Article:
Overall, it’s important to work with a knowledgeable insurance agent who can help you navigate the life insurance application process and find the best policy for your individual needs and circumstances.
Factors to Consider when applying for life insurance on disabilty
When applying for life insurance on disability, there are several factors to consider. Here are some key ones:
- Type of disability: Life insurance companies may view different types of disabilities differently when it comes to underwriting policies. For example, some may be more lenient towards disabilities that don’t pose a significant risk to life expectancy, while others may be more cautious. Make sure you understand how your specific disability may impact your ability to get coverage and what factors the insurance company will consider.
- Severity of disability: The severity of your disability will also play a role in the underwriting process. Insurance companies will want to know the extent to which your disability affects your ability to work and carry out daily activities.
- Age: Your age can also impact your ability to get life insurance on disability. Generally, the younger you are when you apply, the easier it may be to get coverage.
- Premiums: As mentioned earlier, premiums for life insurance on disability may be higher than those for individuals without disabilities. This is because insurance companies see individuals with disabilities as higher risk. Be prepared to pay more for coverage, and make sure you understand the costs and how they will impact your budget.
- Policy type: There are different types of life insurance policies to consider, such as term life, whole life, or universal life insurance. Some policies may be more appropriate for individuals with disabilities than others, depending on your specific needs and circumstances.
- Underwriting process: The underwriting process for life insurance on disability may be more rigorous and require more documentation than for individuals without disabilities. Be prepared to provide medical records and other documentation to support your application.
- Insurance company: Not all insurance companies are the same when it comes to underwriting policies for individuals with disabilities. Shop around and compare policies and rates from different providers to find the one that best meets your needs.
It’s important to take the time to understand these factors and consider them carefully when applying for life insurance on disability. A knowledgeable insurance agent can help you navigate the process and find the best policy for your needs.
Finding Life Insurance while receiving Disability Benefits
Finding life insurance while receiving disability benefits can be challenging, but it’s not impossible. It will depend on the specific details of your disability and the insurance company’s policies.
Here are some things to keep in mind:
- Disclose your disability: Be honest with the insurance company about your disability and any related health conditions. Failing to disclose this information can result in your claim being denied later on.
- Shop around: Not all insurance companies have the same underwriting guidelines. Some may be more willing to insure individuals with disabilities than others, so it’s important to compare rates and policies from different providers.
- Consider guaranteed issue policies: Some insurance companies offer guaranteed issue policies, which means you can’t be turned down for coverage regardless of your health or disability status. These policies tend to be more expensive and may have lower coverage limits, but they can be a good option if you’re having difficulty finding coverage elsewhere.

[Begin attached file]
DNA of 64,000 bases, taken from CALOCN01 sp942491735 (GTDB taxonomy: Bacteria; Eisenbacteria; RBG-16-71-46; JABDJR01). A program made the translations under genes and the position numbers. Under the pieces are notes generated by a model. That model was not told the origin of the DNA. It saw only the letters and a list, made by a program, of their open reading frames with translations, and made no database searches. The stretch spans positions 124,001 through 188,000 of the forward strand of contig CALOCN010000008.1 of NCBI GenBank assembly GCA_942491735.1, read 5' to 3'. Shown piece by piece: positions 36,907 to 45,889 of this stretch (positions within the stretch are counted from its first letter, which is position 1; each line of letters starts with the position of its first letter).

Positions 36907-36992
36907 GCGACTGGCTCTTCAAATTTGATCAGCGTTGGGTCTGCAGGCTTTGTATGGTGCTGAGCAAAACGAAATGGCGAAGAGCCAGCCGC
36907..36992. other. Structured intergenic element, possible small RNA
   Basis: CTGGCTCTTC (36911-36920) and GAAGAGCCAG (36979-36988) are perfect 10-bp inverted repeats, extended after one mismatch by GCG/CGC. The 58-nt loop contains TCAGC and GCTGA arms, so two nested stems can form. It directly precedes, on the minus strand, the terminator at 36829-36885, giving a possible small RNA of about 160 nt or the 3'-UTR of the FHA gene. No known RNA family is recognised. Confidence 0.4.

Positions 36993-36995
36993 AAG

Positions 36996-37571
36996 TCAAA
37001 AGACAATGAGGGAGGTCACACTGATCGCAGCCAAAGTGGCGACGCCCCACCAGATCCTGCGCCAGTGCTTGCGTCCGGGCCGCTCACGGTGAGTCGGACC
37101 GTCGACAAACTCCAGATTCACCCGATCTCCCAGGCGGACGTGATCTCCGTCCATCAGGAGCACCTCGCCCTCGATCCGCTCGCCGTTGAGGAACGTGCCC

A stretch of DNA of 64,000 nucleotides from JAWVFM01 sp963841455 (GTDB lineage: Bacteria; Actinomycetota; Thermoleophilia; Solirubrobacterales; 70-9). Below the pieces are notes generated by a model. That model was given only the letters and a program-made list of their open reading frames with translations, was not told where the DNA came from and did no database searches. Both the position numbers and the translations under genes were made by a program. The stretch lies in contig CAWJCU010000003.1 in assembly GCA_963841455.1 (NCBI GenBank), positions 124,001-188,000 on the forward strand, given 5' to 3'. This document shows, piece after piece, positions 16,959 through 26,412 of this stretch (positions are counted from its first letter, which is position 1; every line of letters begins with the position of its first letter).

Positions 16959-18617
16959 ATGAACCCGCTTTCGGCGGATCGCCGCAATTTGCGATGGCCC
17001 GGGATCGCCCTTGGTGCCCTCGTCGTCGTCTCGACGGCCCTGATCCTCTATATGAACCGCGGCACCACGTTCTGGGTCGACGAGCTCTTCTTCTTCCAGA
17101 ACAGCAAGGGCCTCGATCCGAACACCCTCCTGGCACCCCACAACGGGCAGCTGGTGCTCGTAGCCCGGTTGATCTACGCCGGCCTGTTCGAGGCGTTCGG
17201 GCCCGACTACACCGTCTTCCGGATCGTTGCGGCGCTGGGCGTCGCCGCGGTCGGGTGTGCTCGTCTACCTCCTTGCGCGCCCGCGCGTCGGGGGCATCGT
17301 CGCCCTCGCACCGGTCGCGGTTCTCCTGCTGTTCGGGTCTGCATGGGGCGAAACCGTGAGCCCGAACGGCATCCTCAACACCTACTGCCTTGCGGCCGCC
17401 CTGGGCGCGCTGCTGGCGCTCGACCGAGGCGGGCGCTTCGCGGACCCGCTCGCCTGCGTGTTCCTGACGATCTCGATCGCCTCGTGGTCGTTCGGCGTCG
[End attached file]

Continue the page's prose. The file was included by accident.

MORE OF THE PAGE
- Work with an experienced agent: A knowledgeable insurance agent can help you navigate the application process and find the best policy for your needs. Look for an agent who has experience working with clients who have disabilities.
- Be prepared to pay more: If you’re able to obtain coverage, your premiums may be higher than someone without a disability. This is because insurance companies see individuals with disabilities as higher risk.
Remember, while it may be more challenging to obtain life insurance while receiving disability benefits, it’s important to have coverage in place to protect your loved ones in the event of your passing.
For Those Unable to Qualify for Traditional Coverage
If you are unable to qualify for traditional life insurance coverage due to a disability or other health condition, there are still some options available to you. Here are a few:
Guaranteed issue life insurance:
This type of life insurance policy does not require a medical exam or health questions, so it can be a good option for individuals who have been declined for traditional coverage. Guaranteed issue policies usually have lower coverage amounts and higher premiums, and may also have a waiting period before the death benefit becomes available.
- No medical exam or health questions: With guaranteed issue life insurance, you don’t have to worry about a medical exam or disclosing any health conditions. This can be a relief for individuals who have been declined for coverage in the past due to a pre-existing condition.
- Guaranteed acceptance: As long as you meet the age requirements and live in a state where the policy is offered, you are guaranteed acceptance for the coverage. There are no health or lifestyle factors that can disqualify you from coverage.
- Higher premiums: Guaranteed issue life insurance policies typically have higher premiums than traditional policies, since the insurance company is taking on more risk by offering coverage to individuals without knowing their health status.
- Lower coverage amounts: Guaranteed issue policies may have lower coverage amounts than traditional policies, which means that the death benefit may not be enough to provide for your loved ones in the event of your death.